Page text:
241: 3 Fail-Proof Ways to Reduce Sibling Rivalry // Dr. Laura Markham

With summer in full swing, and my kids spending nearly all day every day together, I have seen a significant uptick in their sibling rivalry over the past few weeks. Anyone else? I think siblings fighting is one of the most common and heaviest problems that moms struggle with on a daily basis.

I know I myself have said things like, “My children are both so strong-willed, and their personalities just clash. There’s nothing I can do to help them get along!” And yet it is truly one of my dearest hopes that my children can grow to become great friends, confidants, and protectors of each other, like my sisters and I are.

While it’s true that we can’t actually dictate that our kids will have good relationships with each other or else, there actually is a lot that we can do to help reduce sibling rivalry in our home. And the best news of all is it has nothing to do with what they are doing and everything to do with what we are doing.

For the next two weeks on the podcast, I’m thrilled to be re-airing two episodes with one of the world’s most renowned experts on sibling rivalry. Dr. Laura Markham is a mother of two children who are now thriving young adults. She earned her PhD in clinical psychology from Columbia University and is the author of several outstanding books on parenting, including the book that we’re going to discuss in depth today, Peaceful Parent, Happy Siblings: How to Stop the Fighting and Raise Friends for Life.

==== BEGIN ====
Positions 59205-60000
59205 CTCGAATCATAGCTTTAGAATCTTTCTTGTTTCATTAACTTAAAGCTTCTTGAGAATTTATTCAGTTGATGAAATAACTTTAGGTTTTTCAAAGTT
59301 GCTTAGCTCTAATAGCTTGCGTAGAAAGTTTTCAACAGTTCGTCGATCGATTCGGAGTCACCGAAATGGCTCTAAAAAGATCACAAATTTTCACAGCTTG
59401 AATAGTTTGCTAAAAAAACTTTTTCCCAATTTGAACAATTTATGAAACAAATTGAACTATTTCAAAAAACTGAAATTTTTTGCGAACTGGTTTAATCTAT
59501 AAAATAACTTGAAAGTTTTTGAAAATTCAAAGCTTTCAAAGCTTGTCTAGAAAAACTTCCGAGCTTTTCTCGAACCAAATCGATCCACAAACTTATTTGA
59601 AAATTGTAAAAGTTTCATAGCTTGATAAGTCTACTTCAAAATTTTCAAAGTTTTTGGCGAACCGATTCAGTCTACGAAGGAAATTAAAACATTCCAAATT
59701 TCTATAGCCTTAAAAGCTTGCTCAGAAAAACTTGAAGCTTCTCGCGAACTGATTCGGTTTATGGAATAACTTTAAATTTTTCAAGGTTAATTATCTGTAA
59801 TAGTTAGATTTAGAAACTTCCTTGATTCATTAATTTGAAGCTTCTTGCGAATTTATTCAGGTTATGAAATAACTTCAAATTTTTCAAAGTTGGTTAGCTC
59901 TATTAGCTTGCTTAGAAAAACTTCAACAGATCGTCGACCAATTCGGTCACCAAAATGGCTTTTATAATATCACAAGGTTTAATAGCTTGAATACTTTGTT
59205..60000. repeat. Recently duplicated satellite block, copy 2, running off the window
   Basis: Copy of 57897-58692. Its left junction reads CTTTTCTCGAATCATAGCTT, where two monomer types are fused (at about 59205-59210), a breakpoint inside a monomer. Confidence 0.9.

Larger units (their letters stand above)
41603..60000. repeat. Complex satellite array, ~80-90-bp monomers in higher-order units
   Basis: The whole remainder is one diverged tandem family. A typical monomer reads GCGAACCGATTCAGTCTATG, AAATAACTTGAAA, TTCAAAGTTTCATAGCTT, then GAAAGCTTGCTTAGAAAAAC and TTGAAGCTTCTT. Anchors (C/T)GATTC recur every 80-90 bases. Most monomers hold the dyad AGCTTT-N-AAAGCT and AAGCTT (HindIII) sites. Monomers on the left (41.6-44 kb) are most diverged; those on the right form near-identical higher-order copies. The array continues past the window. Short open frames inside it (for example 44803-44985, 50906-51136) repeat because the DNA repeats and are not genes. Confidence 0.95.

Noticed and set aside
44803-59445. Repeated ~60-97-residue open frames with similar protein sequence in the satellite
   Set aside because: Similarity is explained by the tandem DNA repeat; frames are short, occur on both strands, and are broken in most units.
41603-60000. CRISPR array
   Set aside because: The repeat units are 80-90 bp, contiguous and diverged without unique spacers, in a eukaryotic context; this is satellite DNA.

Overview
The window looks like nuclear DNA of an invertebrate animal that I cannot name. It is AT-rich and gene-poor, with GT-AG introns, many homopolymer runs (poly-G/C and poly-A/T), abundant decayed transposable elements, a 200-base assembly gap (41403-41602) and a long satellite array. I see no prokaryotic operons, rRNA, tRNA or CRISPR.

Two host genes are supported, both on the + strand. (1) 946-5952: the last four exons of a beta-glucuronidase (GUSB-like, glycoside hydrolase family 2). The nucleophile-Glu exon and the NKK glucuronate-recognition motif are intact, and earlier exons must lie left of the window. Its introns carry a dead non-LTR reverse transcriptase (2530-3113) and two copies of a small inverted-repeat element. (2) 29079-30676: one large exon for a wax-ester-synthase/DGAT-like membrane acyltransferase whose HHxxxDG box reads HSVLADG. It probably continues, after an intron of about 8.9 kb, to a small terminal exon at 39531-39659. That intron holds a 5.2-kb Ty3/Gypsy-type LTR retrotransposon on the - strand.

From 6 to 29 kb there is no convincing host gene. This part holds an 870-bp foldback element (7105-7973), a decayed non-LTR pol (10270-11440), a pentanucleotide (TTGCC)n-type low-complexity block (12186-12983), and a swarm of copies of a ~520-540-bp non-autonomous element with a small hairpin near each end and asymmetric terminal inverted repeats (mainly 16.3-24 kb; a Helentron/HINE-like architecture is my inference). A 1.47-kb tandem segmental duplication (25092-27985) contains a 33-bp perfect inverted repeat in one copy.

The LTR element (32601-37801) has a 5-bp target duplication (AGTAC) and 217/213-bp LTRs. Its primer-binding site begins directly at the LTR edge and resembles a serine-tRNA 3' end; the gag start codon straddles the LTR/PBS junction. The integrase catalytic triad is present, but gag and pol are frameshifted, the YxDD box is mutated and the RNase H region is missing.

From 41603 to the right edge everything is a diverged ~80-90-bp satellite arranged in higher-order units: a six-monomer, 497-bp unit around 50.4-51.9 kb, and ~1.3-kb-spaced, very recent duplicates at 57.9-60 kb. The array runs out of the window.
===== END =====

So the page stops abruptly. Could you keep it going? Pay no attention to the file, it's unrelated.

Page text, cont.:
I’m so grateful for these research-backed takeaways from Dr. Laura Markham. I hope you will think about how each of these takeaways could help you reduce sibling rivalry in your home, even if your kids are older or teenagers.




3 Takeaways for how to reduce sibling rivalry

Remember, let’s start with understanding what we can control within our children’s relationship with each other:

  1. We can control our own behavior and the way we model self-regulation for our children by not flipping out and yelling.
  2. We can control how much we invest in connecting with each of our children individually, so they don’t feel as much need to rival for our attention and love.
  3. We can control how we intervene in our children’s conflicts, coming in as someone who can coach them and build skills, not as a judge or referee.


>>>Are these tips about how to reduce sibling rivalry helpful? What would you add to the takeaways? Tell us in the comments below.





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  1. Pingback: 242: What to Do When Your Kids are Fighting // Dr. Laura Markham - 3 in 30 Podcast for Moms

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